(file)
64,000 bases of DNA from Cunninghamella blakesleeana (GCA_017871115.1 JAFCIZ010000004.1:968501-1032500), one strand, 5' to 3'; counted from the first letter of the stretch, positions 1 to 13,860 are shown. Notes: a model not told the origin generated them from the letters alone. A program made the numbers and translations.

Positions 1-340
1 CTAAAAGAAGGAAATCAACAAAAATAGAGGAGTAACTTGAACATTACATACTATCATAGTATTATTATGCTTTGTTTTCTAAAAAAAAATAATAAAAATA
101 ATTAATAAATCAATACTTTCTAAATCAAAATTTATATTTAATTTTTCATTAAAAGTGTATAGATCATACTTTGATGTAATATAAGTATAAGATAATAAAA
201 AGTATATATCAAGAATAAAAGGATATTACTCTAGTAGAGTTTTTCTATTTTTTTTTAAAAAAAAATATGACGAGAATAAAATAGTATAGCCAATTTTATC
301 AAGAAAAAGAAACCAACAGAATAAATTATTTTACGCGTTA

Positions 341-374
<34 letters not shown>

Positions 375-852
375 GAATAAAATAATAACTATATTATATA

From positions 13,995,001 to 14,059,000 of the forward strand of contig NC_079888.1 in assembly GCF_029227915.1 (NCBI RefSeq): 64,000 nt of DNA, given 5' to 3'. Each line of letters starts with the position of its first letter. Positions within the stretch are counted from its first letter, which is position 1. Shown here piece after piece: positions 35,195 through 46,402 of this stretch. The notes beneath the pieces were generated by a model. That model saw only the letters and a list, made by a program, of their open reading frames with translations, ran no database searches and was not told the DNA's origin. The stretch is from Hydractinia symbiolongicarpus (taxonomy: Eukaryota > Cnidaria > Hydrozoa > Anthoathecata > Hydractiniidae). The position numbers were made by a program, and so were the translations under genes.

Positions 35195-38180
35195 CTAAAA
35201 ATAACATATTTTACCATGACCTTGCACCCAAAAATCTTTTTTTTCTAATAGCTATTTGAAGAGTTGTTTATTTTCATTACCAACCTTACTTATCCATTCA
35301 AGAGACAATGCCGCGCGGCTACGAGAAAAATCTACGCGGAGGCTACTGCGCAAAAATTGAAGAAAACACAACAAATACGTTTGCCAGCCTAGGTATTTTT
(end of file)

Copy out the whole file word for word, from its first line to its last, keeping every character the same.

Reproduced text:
64,000 bases of DNA from Cunninghamella blakesleeana (GCA_017871115.1 JAFCIZ010000004.1:968501-1032500), one strand, 5' to 3'; counted from the first letter of the stretch, positions 1 to 13,860 are shown. Notes: a model not told the origin generated them from the letters alone. A program made the numbers and translations.

Positions 1-340
1 CTAAAAGAAGGAAATCAACAAAAATAGAGGAGTAACTTGAACATTACATACTATCATAGTATTATTATGCTTTGTTTTCTAAAAAAAAATAATAAAAATA
101 ATTAATAAATCAATACTTTCTAAATCAAAATTTATATTTAATTTTTCATTAAAAGTGTATAGATCATACTTTGATGTAATATAAGTATAAGATAATAAAA
201 AGTATATATCAAGAATAAAAGGATATTACTCTAGTAGAGTTTTTCTATTTTTTTTTAAAAAAAAATATGACGAGAATAAAATAGTATAGCCAATTTTATC
301 AAGAAAAAGAAACCAACAGAATAAATTATTTTACGCGTTA

Positions 341-374
<34 letters not shown>

Positions 375-852
375 GAATAAAATAATAACTATATTATATA

From positions 13,995,001 to 14,059,000 of the forward strand of contig NC_079888.1 in assembly GCF_029227915.1 (NCBI RefSeq): 64,000 nt of DNA, given 5' to 3'. Each line of letters starts with the position of its first letter. Positions within the stretch are counted from its first letter, which is position 1. Shown here piece after piece: positions 35,195 through 46,402 of this stretch. The notes beneath the pieces were generated by a model. That model saw only the letters and a list, made by a program, of their open reading frames with translations, ran no database searches and was not told the DNA's origin. The stretch is from Hydractinia symbiolongicarpus (taxonomy: Eukaryota > Cnidaria > Hydrozoa > Anthoathecata > Hydractiniidae). The position numbers were made by a program, and so were the translations under genes.

Positions 35195-38180
35195 CTAAAA
35201 ATAACATATTTTACCATGACCTTGCACCCAAAAATCTTTTTTTTCTAATAGCTATTTGAAGAGTTGTTTATTTTCATTACCAACCTTACTTATCCATTCA
35301 AGAGACAATGCCGCGCGGCTACGAGAAAAATCTACGCGGAGGCTACTGCGCAAAAATTGAAGAAAACACAACAAATACGTTTGCCAGCCTAGGTATTTTT